Open Source Security: Still a Myth
Subject:   An extremely flawed article
Date:   2004-09-17 11:23:22
From:   McAction
This was very disappointing to read on oreillynet.
1) Reputation is as valuable a motivator as money. No developer wants their project to be thought of as insecure. Microsoft's biggest problem and the cause of their imminent downfall is that no one trusts them.

2) There is NO guarantee that propriety software developers run these stringent audits the author fantasizes about. FOSS may be guilty as charged, but so is EVERYONE else.

3) The not-so-subtle implication throughout the article that open source developers are necessarily average is insulting and obviously wrong. Average and below average developers are plentiful in the commercial software industry--anyone have a different experience?

4) Near the end of the article he claims that security has to be measured on a case-by-case basis yet he painted with a broad brush throughout the entire article. So, which is it?

5) Not yet "secure enough"? Daily we relearn that the pinnacle of proprietary development (Microsoft) causes more security headaches than any other vendor.

Overall, this was an extremely sad article. It just did not have any positive value.

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Showing messages 1 through 5 of 5.

  • An extremely flawed article
    2004-09-17 11:26:14  McAction [View]

    I forgot the big one: with open source at least anyone and everyone has the opportunity to do whatever security audit they wish. Try demanding that you neeed to audit the source code of Outlook before you deploy it--see what Microsoft says. Good luck!

    Case closed.
    • An extremely flawed article
      2004-09-17 11:58:34  Shane_Brodie [View]

      I get such a kick out of reading the reactionary articles submitted by card-carrying members of either the commerical software industry or the open source community that I can't help but chuckle.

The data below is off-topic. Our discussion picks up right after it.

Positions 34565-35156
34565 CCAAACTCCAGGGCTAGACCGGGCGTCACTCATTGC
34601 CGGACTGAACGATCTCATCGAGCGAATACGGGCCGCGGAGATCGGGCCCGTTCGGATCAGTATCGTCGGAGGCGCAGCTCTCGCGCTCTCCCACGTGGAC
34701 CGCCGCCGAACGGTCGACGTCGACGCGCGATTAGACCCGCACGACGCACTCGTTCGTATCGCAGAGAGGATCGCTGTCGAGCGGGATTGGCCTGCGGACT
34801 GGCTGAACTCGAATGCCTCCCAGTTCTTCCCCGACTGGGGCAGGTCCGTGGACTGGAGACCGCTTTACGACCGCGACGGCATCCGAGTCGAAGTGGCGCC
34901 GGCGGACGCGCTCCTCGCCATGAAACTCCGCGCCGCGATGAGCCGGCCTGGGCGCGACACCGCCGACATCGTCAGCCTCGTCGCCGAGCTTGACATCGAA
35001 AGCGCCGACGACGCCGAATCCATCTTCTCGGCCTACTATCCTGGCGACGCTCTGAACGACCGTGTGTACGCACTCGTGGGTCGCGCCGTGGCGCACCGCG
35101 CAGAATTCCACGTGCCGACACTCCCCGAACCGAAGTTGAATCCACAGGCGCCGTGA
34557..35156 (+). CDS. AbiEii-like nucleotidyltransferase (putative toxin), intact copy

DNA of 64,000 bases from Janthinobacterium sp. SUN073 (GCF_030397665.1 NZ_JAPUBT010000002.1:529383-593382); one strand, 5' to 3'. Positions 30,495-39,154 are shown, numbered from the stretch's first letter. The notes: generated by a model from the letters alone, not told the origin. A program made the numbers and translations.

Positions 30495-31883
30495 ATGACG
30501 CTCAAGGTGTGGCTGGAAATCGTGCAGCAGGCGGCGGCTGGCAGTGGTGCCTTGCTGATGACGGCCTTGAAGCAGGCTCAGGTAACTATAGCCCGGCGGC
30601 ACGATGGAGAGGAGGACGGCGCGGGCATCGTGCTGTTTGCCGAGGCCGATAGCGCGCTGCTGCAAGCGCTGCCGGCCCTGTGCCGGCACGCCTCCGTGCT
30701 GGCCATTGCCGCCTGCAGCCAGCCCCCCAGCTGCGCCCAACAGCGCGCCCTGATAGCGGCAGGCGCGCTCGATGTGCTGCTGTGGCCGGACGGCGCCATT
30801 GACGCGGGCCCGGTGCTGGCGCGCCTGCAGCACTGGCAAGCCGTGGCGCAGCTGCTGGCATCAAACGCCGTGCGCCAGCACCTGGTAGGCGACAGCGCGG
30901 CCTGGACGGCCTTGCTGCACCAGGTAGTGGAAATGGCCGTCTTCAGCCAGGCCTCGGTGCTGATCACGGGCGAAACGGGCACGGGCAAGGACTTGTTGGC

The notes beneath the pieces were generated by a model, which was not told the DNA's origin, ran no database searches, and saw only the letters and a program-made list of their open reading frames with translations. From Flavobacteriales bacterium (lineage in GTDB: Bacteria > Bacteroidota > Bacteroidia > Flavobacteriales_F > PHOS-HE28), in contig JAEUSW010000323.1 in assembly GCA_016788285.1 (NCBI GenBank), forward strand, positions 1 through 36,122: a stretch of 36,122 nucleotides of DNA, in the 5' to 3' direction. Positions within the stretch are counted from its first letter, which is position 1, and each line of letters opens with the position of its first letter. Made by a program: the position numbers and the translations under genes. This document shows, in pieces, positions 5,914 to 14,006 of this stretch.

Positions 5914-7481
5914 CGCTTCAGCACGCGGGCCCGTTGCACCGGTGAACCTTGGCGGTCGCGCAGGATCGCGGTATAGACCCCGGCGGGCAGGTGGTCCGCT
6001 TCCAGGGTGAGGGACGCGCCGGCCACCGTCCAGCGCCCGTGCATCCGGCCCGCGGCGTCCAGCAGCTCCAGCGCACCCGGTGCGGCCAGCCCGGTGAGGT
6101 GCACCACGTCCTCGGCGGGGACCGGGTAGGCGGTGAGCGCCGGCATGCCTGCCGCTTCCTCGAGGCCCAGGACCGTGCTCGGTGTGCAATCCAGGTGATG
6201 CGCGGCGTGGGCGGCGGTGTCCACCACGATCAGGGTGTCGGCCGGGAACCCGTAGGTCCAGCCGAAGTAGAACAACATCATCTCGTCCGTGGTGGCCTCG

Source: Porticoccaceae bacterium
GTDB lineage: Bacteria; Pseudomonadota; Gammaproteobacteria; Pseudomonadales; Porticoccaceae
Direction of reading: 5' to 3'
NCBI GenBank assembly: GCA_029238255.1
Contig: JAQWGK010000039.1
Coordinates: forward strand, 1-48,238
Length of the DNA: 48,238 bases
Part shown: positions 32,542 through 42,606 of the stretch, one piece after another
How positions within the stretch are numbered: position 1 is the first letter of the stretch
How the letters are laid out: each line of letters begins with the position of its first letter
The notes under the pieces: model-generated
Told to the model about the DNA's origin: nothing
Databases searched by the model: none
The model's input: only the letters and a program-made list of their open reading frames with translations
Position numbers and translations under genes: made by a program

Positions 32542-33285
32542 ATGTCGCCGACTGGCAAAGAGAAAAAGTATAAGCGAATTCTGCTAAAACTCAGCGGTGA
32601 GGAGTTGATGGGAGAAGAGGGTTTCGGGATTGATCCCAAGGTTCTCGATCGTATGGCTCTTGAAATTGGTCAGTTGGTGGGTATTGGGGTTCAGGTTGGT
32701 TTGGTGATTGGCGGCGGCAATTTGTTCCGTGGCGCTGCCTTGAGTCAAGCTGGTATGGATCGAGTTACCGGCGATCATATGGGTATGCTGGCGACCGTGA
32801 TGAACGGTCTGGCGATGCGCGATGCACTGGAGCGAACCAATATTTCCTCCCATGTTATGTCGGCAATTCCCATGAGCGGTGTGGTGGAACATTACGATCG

No-one in their right mind thinks of software in the strictly black and white ideals of commercial or open source. Following either path blindly would be foolhardy.

      Stating that Microsoft software is insecure, while it "may" be true, it can hardly be held up to open source and compared. After all open source does not have tens of thousands raving "anti open source" troglodytes actively working to discredit it.

      Real programmers, IT Managers, and knowledgeable end-users know that they can get the best bang for their dollar/yen/euro/peso/etc. etc. by striking a balance on all of the alternatives.

      Why can't we all just get along ...
    • I'm Not Convinced
      2004-09-17 11:55:30  chromatic | O'Reilly AuthorO'Reilly Blogger [View]

      I think that to prove your case, you'd have to prove that having the source code available for people to audit actually leads to widespread audits and security fixes. Otherwise, you're arguing a point that John deliberately didn't address.

      Certainly the availability of auditable code and the ability to produce patches might mean that open source code could have more people doing security audits and fixing problems before exploits appear -- but postulating that people could fix problems doesn't mean that people will or actually do.

      Unrealized potential may be nice to have, but it doesn't do really do anything for you until someone puts work into realizing it.

      I'm not interested in anecdotes and I'm very disinterested in comparisons between Apache and IIS or Outlook and mutt. I want real data, not handwaving.
      • I'm Not Convinced
        2004-09-17 12:17:08  McAction [View]

        I absolutely agree that potential doesn't equal action and that some hard data would be very helpful. However, there was no hard data in the article either. I used the same sort of arguments that the author used, so I guess my comments probably were lacking in value as well.

        • I'm Not Convinced
          2005-01-18 21:03:45  musnat [View]

          I think you are using open source zealtory, which has no merit at all.

          Microsoft does share its source code with governments. That means a lot to anybody who is making a decision to buy Microsoft software. Everybody knows for sure that Microsoft's software has been checked out by other people who doesn't have a common interest to cheat you, China vs US etc...

          On the other hand, we don't know who is really checking out open source. There is no formal way of knowing that.

          You have no arguments, I think, you are simply one of the thousands of open source zealots who is more than ready to lie and distort facts or come up with all sorts of nonesense.